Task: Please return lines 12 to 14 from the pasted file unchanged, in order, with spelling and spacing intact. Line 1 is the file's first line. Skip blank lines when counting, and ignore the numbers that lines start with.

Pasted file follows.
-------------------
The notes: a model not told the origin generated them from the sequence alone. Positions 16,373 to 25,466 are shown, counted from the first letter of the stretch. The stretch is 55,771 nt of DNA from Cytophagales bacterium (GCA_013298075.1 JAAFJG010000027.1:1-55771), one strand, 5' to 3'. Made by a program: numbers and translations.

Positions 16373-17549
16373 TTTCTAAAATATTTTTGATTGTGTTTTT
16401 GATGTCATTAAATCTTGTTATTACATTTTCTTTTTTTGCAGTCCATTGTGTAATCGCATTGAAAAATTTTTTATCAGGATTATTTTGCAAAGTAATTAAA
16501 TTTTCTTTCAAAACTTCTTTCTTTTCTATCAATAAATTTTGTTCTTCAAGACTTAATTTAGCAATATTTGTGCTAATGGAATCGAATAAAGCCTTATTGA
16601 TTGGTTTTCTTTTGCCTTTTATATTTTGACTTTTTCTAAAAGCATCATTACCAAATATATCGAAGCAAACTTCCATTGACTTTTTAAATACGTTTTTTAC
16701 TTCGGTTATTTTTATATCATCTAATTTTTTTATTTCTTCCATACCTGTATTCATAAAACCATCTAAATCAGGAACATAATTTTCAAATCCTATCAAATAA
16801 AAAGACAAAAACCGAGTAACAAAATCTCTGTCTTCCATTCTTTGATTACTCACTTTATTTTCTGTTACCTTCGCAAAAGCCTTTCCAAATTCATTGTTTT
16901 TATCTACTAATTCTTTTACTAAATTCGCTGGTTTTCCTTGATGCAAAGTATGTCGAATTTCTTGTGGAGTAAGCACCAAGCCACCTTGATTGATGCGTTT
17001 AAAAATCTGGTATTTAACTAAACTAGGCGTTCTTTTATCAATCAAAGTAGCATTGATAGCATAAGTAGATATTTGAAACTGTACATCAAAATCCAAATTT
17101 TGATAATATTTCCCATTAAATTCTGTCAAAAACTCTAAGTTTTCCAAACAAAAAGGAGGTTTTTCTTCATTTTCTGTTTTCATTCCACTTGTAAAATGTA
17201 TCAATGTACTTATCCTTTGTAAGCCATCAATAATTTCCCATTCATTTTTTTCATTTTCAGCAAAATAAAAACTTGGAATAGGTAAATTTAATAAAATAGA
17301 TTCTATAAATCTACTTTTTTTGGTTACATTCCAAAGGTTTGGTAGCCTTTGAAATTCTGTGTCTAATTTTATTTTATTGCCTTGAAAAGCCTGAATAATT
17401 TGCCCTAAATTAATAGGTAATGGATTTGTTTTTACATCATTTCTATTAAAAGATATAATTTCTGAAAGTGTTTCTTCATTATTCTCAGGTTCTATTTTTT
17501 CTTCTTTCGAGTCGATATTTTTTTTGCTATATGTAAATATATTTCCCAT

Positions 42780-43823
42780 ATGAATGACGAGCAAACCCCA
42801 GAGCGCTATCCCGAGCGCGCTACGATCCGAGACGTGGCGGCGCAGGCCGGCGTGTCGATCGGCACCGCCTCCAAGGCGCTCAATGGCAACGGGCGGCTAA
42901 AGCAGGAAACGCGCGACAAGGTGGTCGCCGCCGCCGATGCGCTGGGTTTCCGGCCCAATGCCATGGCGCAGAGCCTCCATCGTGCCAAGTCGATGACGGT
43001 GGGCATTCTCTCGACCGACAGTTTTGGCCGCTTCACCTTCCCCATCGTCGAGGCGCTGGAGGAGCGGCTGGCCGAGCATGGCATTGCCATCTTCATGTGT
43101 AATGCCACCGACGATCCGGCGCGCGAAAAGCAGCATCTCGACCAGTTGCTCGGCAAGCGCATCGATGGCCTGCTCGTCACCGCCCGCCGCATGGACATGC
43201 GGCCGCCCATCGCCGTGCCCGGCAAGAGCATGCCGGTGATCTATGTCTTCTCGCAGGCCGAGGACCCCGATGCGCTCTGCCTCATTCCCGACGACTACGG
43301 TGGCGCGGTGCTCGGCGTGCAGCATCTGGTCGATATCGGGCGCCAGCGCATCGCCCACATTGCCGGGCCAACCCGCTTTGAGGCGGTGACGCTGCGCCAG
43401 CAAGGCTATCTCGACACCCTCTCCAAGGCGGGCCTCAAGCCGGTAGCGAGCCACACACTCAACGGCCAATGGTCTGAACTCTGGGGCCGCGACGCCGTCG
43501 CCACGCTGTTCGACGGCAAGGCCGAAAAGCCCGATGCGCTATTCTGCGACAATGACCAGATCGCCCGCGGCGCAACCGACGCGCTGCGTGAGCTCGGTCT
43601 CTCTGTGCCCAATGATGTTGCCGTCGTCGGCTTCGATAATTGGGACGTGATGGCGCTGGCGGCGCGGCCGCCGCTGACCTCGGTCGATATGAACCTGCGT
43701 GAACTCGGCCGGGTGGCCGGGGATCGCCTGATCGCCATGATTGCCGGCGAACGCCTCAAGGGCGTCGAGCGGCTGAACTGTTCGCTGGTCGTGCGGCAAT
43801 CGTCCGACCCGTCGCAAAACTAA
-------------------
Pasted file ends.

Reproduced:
17201 TCAATGTACTTATCCTTTGTAAGCCATCAATAATTTCCCATTCATTTTTTTCATTTTCAGCAAAATAAAAACTTGGAATAGGTAAATTTAATAAAATAGA
17301 TTCTATAAATCTACTTTTTTTGGTTACATTCCAAAGGTTTGGTAGCCTTTGAAATTCTGTGTCTAATTTTATTTTATTGCCTTGAAAAGCCTGAATAATT
17401 TGCCCTAAATTAATAGGTAATGGATTTGTTTTTACATCATTTCTATTAAAAGATATAATTTCTGAAAGTGTTTCTTCATTATTCTCAGGTTCTATTTTTT